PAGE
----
I have two, passionate, all-or-nothing children. There is no middle ground for them…in anything! They are having fun, or they are miserable. They love rosemary ham, or the LOATH rosemary ham. Paw Patrol is the best show ever or it is a “dumb baby show”. And when it comes to each other, they are either hugs and kisses and “I love you, Sissy”, or it’s screaming at one another with fists flailing. Fighting over who gets to hold the hose while it fills the swimming pool or who gets to choose what song to listen to in the car. I marvel at the things they can think of to fight about and send my poor mom a telepathic “I’m so sorry” every time, because I’m certain that me and my siblings were exactly the same. So when we come to the end of the day, and they are suddenly giggling and playing grandly in the backyard together, or snuggling and tickling on the couch, I am awed that these are my same children who appeared feral and rabid just an hour earlier. That this is, in its purest form, the essence of relationships throughout all of humanity.
I have discovered something rather fascinating in the past year. I have found that when I love someone enough, or have the kind of relationship with someone that has longevity and respect built into it, I can easily find a way to disagree with them and still let the sun set on our different opinions. Even the topics that I am most passionate about. And let’s face it, we are all passionate about something. You might not be the kind of person who gets fired up about objectivity of the female body, but you might have very strong opinions about homeschooling. Or you might be happily clueless about global economics, but local homelessness gets you fired up and angry. It is marvelously beautiful that we all care deeply about something, and I wonder with awe at the myriad of ways that we can care about the same topic and have a completely different outlook that the next person. However, this very aspect of personal differences that I objectively appreciate and am thankful for is something I recently discovered I am completely backwards in. I was driving and thinking (as we do) about the obscene challenges that our country faces politically, spiritually, psychologically, economically, etc…(did I name all of the “ally’s?) and I thought the actual thought “why can’t everyone just realize how dumb they are so we can move forward?” Who I meant by “everybody” were all the people who don’t think like me, and I thought that while assuming my perspective is the one that would actually move us forward as a nation. Ohhhh my. Friends, can we say conceited? I can and I will. I will own it, because the only way to move out of this kind of insular thinking is confession. I confess that I have been harboring this mentality for a long time without even realizing it. And it’s so absolutely wrong.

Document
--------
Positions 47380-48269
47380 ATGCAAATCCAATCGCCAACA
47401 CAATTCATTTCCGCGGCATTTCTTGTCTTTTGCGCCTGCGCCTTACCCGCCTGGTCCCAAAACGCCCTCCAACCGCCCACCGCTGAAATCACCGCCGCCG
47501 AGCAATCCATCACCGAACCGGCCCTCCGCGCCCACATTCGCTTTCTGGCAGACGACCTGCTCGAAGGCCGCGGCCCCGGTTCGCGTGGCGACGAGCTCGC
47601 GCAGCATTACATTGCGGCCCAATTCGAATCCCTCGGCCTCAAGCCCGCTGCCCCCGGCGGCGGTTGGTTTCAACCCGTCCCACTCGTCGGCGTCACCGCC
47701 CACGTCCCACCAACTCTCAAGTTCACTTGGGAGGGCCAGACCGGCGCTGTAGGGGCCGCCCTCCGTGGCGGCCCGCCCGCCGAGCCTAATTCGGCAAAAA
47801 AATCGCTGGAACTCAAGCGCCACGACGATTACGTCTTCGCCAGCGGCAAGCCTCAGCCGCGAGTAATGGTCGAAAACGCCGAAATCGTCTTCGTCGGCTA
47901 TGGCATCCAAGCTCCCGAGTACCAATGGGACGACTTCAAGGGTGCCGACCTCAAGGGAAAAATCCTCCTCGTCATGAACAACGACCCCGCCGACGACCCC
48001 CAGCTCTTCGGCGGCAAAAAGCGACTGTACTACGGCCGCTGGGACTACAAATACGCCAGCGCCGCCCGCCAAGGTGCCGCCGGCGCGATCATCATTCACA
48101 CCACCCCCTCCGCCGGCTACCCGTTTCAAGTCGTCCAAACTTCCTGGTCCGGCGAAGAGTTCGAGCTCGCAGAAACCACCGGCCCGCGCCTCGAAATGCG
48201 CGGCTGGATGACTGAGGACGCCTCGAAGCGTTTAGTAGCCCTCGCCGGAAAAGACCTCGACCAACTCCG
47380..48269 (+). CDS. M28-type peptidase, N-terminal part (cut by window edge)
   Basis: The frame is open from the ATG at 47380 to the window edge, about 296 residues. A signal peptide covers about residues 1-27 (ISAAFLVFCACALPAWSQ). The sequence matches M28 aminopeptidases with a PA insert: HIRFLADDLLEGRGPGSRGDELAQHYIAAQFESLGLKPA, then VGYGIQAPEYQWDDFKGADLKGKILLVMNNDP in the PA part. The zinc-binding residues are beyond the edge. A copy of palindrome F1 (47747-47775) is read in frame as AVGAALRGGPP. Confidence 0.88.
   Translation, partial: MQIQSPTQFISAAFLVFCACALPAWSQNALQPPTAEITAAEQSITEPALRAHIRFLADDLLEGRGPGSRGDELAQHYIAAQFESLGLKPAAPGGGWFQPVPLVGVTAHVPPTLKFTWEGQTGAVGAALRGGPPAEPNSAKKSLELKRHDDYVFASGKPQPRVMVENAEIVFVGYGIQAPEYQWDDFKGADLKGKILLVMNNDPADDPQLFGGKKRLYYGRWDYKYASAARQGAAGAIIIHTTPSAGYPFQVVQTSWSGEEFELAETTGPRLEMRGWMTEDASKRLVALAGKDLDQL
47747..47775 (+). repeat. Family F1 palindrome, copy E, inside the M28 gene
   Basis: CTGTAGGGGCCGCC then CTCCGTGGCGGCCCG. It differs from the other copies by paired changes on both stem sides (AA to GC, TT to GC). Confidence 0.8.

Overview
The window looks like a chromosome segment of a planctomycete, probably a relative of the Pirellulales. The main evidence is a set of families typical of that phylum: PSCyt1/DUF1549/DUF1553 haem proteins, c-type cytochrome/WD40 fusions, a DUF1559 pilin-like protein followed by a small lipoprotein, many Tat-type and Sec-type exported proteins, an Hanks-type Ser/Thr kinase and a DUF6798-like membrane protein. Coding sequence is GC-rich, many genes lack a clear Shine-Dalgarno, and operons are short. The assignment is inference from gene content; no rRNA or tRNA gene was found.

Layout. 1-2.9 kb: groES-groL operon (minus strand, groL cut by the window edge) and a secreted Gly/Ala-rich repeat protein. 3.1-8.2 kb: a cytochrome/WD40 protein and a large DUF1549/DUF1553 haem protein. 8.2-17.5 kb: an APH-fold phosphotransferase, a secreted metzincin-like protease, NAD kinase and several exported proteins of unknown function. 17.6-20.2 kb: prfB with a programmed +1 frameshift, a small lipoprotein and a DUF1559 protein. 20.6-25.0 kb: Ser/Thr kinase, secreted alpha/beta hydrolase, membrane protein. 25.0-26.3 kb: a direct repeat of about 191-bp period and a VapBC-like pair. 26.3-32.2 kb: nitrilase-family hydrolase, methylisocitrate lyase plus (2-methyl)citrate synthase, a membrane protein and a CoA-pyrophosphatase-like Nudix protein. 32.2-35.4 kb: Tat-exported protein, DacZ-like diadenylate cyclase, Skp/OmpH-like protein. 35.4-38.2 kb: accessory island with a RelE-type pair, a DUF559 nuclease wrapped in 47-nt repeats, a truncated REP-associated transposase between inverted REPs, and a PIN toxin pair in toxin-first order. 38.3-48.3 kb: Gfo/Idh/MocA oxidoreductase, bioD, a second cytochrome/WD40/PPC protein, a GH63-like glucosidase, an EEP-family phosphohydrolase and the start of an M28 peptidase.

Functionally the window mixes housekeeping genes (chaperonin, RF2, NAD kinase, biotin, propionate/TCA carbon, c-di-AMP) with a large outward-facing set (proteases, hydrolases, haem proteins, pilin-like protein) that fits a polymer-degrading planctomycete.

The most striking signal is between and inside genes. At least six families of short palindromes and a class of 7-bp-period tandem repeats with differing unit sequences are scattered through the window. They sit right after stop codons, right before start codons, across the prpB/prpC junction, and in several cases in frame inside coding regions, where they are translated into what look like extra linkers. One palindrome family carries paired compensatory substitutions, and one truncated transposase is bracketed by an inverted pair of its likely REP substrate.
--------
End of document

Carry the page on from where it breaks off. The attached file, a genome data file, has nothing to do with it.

There are two major problems with this mindset that I fell into. The first problem is that I have been assuming without really realizing it, that I preach and fight for a country that accepts and supports all beliefs (so long as they do not harm another human being) and yet I want a country that thinks and believes like I do. I do! I want that because I think it would be easier and less messy. Because I assume that because my heart is pure and good that my way is the right way, so we should all agree with equally pure hearts so then we can have the kind of America and world that I believe in. But in reality, I don’t want that. None of us want that. What we lose when we all simply agree is much greater than what we gain. And isn’t that what democracy is? It’s not clean, and it’s not easy. It doesn’t make everyone happy all the time or ensure that progress will be quick. But democracy done properly is inclusive. It progresses us forward even if we take strides back at times, because it includes a gorgeous mosaic of hearts and ideologies. It doesn’t represent a singular demographic, and thank goodness. If we had things my way I most certainly would bankrupt us, because my giant bleeding heart wants life to be a giant free for all where everyone has everything they need. And this takes me to the second place that I royally miss the point when I want everyone to think like I do.